- almost 12,000 acres up for sale; 10 counties
- Divide County: county with greatest amount of acreage up for sale -- almost 3,000 acres
- Stark County: county with second greatest amount of acreage -- a little over 2,000 ares
- major players in Divide County: Baytex, CLR, Crescent Point Energy, Newfield, Samson, and SM Energy
This is a very small amount of land up for lease; in February, almost 70,000 acres were sold. Average bonus paid in February: $1,200. Highest bonus: $21,000/acre; paid by Wildcat Oil and Gas out of Bismarck, ND; 0.2 acres inside the city limits of Stanley, ND.
A Note to the GranddaughtersSee "Library."
It all works out, the law of averages.
I started a very aggressive reading program in 2004. I think I've mentioned that before. The Air Force sent me to a remote assignment at a time when the last thing I wanted to do was to travel. I was tired of being away from home. Actually, I was more tired of traveling. I used the opportunity to start recreational reading again, a habit I had been forced to give up thirty years earlier. There wasn't much else to do. I remember taking a photograph of a stack of books about three feet tall, my library for the four months I was "there." I recall re-reading Giants in the Earth by Rolvaag.
That started an obsession with reading. I hate to buy books at full price, so I frequent used book stores. No matter where I go I visit the local libraries and the local bookstores.
This past weekend we spent several days in Cape Cod, between Chatham, at the elbow, and Provincetown, at the fist. I mention that because I think one of the best bookstores I have ever found is the Yellow Umbrella Bookstore in Chatham. This was our second time there, and the primary reason for wanting to return to Chatham was to visit this bookstore. It is not a used bookstore; they do have used books for discount prices, but in general one can expect to pay full price.
I worry about bookstores becoming a thing of the past because of Amazon. I love to browse. It's not easy to browse for books on Amazon. I think the majority of my purchases have come from browsing.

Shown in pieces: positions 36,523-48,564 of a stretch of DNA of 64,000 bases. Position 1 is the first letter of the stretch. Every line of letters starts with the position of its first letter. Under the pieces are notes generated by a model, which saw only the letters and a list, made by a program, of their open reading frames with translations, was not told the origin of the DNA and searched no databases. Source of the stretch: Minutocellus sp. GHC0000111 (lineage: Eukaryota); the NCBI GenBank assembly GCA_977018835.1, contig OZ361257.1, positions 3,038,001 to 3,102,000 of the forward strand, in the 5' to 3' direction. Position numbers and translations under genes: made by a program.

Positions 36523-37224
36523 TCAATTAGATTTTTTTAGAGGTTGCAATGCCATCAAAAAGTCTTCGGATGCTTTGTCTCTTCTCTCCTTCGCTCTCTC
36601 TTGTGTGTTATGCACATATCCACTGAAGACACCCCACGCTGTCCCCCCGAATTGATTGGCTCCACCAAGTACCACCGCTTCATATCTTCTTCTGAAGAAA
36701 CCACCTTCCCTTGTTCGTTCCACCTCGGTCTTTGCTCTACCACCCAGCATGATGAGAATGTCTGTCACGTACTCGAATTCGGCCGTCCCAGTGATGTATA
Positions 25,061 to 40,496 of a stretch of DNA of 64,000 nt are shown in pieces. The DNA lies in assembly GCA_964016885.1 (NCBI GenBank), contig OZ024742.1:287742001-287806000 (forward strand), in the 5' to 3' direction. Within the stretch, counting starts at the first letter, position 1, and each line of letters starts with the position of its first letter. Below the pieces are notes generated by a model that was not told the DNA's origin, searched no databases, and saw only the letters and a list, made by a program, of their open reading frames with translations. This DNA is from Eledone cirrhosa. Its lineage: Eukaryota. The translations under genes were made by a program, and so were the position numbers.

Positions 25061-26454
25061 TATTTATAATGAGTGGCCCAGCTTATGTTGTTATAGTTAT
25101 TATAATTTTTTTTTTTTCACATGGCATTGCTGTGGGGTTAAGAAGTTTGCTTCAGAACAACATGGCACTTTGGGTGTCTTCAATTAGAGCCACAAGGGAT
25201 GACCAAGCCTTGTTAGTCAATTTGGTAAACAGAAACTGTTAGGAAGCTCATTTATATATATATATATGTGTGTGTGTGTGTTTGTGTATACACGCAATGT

I don't care for Borders or Barnes and Noble. Every time I walk in I feel overwhelmed. I don't know where to begin. I feel that I have to wade through tons of books I have no interest in to find a book I might enjoy.
But Yellow Umbrella Bookstore has done all that for me. The store, I suppose, is about 20 feet of store front, and maybe 60 feet deep, a small, a very small store. Bookshelves on two opposite facing walls, and a bookshelf down the center of the store, and that's it. And it's exactly the books that interest me. It's as if Yellow Umbrella has already done the hard work: found the best ten percent of the books that a Borders or a Barnes and Noble has to offer and that's where I start.
So, I found three wonderful books, two hard covers and a soft cover: The Emperor of All Maladies: A Biography of Cancer, by Siddhartha Mukherjee, a Pulitzer Prize winning book, c. 2010; On Rare Birds, by Anita Albus, translated from the German, c. 2011; and, Horseshoe Crabs and Velvet Worms, by Richard Fortey, c. 2011. I was not at all familiar with two of the three. The Fortey book was reviewed in both the Boston Globe and the Wall Street Journal, and that's probably why I ended up spotting it in the first place. It bothered me, only slightly, to pay full price, knowing I could save significantly by going through Amazon, but I also want to support these small stores.
But it all evens out, the prices I pay for books. At Provincetown, May found a great used bookstore, the kind where I start sneezing when I walk in due to the mold and mildew. There, for $5.00 I found Leon Edel's editing of Henry James notebooks and journals. There's a long story to my interest in Henry James, and maybe I'll talk about it here some day, but not tonight. Suffice it to say, his The Beast in the Jungle still haunts me.
I asked the owner of the bookstore -- I'm sure the bookstore had a name, but I don't recall seeing it. There was a rough "BookStore" sign and a similar "Open" sign at the end of a long narrow wooden board walk. It must have been a 20-yard walk down that narrow walkway to get to the old bookstore. Oh, yeah, I asked the owner of the bookstore what he liked to read, and by the end of the visit I had bought a $2.00 soft cover copy of Emile Zola's Theresa Ranquin. If the rest of the book holds my attention like the first chapter, I'm going to really enjoy it.
The owner mentioned that he pretty much only reads "dead authors" -- same with me. We both had a similar reason: we have only so much time to read, and we want to make sure that what we read has stood the test of time. About the only exception are several of Tim O'Brien's books (If I Die in a Combat Zone; The Things They Carried; and, Going After Cacciato). Tim O'Brien is a contemporary; we both got lottery numbers for the Vietnam War. He was a bit older and went; by the time I graduated from college, things were pretty much winding down. Regardless, I ended up in the Air Force later on.
So, that brings you up to date with my current reading list. I am re-reading The Celts by Gerhard Herm which I've been carrying around with me now for the past several weeks. Interestingly enough, a section in Mukherjee's cancer biography crossed paths with a section in The Celts. That happens a lot, where I come across something in one book which proves useful in understanding something in another book, and both books have nothing in common, not even the genre.